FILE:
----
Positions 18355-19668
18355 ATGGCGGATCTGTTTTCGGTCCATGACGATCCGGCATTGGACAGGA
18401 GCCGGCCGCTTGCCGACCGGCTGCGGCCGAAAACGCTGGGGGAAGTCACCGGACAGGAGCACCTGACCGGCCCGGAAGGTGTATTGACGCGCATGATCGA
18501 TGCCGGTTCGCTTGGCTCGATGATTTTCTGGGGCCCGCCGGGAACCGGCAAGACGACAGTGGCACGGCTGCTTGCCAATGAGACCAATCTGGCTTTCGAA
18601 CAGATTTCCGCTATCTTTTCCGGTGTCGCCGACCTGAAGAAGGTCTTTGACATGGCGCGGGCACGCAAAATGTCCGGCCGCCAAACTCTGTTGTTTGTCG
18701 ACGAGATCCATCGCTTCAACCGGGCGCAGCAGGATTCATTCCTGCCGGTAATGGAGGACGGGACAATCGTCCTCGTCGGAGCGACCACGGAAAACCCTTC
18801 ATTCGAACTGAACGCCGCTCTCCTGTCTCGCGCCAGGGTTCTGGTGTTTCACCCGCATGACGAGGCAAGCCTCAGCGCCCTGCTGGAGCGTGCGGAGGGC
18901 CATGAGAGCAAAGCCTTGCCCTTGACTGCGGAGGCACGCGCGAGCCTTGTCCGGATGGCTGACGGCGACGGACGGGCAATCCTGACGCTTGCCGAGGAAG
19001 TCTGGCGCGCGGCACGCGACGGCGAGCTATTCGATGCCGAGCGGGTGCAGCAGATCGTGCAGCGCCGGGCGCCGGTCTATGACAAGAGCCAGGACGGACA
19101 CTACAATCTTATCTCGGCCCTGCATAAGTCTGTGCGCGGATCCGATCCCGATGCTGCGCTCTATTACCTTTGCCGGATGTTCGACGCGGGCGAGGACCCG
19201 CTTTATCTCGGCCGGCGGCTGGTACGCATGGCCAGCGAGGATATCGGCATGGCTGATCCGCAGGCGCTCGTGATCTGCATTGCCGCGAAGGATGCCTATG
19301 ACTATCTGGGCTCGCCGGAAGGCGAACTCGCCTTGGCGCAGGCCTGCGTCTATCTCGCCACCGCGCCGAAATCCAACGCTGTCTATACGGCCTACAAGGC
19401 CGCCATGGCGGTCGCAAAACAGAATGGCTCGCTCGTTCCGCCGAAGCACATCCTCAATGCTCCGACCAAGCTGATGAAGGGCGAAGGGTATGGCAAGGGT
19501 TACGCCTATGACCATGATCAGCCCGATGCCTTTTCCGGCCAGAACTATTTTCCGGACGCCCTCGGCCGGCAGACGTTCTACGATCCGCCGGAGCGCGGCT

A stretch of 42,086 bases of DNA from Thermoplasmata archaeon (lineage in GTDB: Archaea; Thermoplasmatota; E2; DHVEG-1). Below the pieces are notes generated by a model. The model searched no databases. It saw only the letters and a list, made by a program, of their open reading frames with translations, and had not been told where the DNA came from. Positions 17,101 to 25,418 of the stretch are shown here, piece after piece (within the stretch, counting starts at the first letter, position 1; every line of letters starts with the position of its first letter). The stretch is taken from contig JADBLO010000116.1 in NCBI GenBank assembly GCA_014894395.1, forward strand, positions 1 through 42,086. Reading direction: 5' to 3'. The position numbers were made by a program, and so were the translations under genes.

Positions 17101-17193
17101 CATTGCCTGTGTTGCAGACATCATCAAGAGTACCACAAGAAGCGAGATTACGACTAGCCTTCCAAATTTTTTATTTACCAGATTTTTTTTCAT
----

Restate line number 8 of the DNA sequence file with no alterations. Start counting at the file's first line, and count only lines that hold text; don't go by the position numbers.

18901 CATGAGAGCAAAGCCTTGCCCTTGACTGCGGAGGCACGCGCGAGCCTTGTCCGGATGGCTGACGGCGACGGACGGGCAATCCTGACGCTTGCCGAGGAAG